If you purchase the cheapest, non-refundable tix from point A to B….arrive @ the airport on a crystal clear day, are aware that the weather conditions @ your destination are identical…yet the flight is delayed by 1.5 hours due to crew rest b/c the arrival flight for the crew the previous evening was late & the crew requires 8+ hours of rest…how exactly are you at fault for the delay? Everything is cool, the weather, the plane…& your sitting @ the boarding gate delayed by an 1.5 hours. What’s at Point B? An interview for a job you have coveted, applied for, and been interviewed several times for….this is decision day! So you need to be @ Point B, as promised by the airline @ the time of arrival printed upon your ticket. Okay, so your gonna use the “hollow” argument of YOU should have planned better, left the night before if it were so important…etc. Unfortunately to do so would have required your calling in sick @ your present job….you have already taken as many “personal/sick” days as you had avail. Should the airline not refund the entire value of the ticket you purchased? I mean in this instance refundable or non-refundable doesn’t matter…if your holding either ticket, your still not going because of the crew rest issue. Consumer advocates go too far….as do Airline Advocates. P.S. You ever hear of “good will”? It’s that warm fuzzy feeling you get when a United employee says “jump on” and you ride a tug while pushing a 757 back. Would you still have that warm fuzzy feeling if after checking in @ the airport on a non refundable ticket, your cell phone rang & it was a State Trooper saying your Mom had just been in a severe auto accident, you better get to XYZ Hospital ASAP…you get to the Hospital & your Mom dies…few weeks latter, you contact United re: a refund on your $400.00, provide them the circumstances of why you were unable to fly on that day, a death certificate….and they say “sorry, no refund, the flight departed on time & we aren’t responsible for how poor a driver your Mom is…was…right?….ohh & too bad about your mom…we look forward to your business in the future!”. That would give you the warm fuzzy, United did what it had to do, right?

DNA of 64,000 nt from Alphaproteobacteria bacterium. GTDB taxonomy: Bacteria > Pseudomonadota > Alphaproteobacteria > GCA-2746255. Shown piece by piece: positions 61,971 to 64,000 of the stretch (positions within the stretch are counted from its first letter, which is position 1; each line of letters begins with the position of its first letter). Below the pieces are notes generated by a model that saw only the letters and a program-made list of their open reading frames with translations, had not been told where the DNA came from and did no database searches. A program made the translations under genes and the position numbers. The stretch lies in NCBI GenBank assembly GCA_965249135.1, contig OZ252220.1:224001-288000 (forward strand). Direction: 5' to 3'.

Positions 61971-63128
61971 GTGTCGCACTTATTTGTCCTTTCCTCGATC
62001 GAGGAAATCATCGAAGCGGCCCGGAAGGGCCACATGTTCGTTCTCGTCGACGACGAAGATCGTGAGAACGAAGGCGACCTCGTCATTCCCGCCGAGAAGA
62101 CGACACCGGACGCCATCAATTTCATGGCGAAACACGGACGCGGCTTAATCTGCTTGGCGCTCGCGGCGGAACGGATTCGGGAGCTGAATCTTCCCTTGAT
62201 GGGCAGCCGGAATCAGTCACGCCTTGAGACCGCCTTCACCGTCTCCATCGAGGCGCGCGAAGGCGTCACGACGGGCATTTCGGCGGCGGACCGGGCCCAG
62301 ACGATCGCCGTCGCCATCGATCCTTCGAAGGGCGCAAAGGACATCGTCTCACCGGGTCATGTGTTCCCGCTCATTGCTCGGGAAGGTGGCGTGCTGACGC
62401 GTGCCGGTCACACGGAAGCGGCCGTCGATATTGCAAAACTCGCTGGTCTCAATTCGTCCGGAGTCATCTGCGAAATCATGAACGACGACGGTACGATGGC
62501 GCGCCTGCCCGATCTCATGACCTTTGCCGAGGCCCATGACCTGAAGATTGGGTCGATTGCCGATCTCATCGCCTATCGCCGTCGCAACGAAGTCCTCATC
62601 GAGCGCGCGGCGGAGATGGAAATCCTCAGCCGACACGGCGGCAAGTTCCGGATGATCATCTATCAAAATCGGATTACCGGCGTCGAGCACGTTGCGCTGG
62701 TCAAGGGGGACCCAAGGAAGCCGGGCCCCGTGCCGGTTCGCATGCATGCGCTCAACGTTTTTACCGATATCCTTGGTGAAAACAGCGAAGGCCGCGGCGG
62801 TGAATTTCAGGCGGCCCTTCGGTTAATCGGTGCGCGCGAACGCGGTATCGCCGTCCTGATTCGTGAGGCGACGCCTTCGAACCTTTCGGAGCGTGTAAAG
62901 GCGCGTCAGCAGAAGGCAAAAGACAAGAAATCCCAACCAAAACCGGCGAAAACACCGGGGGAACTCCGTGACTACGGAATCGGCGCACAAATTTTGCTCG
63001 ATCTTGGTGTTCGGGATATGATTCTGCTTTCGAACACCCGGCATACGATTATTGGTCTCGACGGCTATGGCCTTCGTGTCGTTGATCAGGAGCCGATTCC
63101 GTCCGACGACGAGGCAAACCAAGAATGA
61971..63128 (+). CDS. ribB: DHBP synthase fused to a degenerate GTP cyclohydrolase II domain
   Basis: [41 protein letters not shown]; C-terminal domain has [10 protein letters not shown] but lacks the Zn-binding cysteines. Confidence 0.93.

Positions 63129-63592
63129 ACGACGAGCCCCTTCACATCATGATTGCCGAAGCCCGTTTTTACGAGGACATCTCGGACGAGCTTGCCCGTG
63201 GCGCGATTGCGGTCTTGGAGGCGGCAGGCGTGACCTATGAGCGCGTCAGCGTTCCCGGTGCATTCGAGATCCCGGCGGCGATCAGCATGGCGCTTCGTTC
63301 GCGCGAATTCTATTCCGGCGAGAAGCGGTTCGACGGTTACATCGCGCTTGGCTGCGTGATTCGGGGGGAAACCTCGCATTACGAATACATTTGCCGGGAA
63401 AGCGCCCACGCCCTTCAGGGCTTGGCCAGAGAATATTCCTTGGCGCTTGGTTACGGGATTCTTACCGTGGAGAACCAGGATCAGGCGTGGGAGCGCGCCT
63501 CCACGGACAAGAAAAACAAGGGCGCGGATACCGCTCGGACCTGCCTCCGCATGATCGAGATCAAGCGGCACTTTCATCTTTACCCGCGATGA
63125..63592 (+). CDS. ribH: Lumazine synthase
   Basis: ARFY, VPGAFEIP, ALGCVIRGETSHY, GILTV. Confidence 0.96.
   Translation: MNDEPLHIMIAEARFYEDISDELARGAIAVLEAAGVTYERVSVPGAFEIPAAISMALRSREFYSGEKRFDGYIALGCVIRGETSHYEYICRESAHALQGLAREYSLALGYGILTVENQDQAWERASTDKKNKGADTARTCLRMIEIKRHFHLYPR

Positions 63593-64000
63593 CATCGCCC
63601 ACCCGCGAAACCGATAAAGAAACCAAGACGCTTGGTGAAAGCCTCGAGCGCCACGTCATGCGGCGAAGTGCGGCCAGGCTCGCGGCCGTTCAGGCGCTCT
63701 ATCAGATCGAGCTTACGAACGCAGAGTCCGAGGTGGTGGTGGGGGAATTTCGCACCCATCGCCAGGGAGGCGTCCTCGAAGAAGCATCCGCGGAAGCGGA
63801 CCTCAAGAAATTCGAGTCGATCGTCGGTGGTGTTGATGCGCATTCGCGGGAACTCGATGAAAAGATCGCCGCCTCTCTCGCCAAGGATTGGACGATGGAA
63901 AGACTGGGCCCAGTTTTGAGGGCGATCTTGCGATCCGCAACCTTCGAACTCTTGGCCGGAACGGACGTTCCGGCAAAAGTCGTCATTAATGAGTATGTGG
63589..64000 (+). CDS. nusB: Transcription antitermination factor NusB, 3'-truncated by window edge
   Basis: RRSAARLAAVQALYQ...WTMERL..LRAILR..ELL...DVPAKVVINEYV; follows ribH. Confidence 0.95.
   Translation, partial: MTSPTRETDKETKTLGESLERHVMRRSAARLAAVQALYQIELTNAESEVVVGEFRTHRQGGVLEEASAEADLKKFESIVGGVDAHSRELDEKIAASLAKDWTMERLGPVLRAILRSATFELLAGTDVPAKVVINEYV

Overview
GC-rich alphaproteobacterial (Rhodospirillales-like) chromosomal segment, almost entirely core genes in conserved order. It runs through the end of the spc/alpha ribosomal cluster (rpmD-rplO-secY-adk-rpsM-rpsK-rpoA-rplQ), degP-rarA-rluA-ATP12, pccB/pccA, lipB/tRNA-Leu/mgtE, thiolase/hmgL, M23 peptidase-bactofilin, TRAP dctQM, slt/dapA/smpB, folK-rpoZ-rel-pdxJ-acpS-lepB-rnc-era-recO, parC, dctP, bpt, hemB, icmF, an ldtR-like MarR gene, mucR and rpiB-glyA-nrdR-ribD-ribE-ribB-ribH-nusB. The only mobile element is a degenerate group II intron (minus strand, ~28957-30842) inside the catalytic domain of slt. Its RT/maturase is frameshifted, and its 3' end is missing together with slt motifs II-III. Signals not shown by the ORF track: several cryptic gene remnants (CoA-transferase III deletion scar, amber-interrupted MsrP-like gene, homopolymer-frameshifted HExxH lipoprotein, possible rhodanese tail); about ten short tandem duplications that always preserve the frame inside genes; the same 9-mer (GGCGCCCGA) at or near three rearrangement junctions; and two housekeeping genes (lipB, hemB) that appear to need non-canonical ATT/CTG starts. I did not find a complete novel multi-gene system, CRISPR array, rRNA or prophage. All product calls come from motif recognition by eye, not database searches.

David, if your flight is cancelled because of the airline, they should take care of you. I am talking about things that are not the airline’s fault. Airline’s, like any other form of transportation, cannot promise anything. If you are taking Amtrak and they are delayed a few hours (which happens often) think they will refund you? Of course not.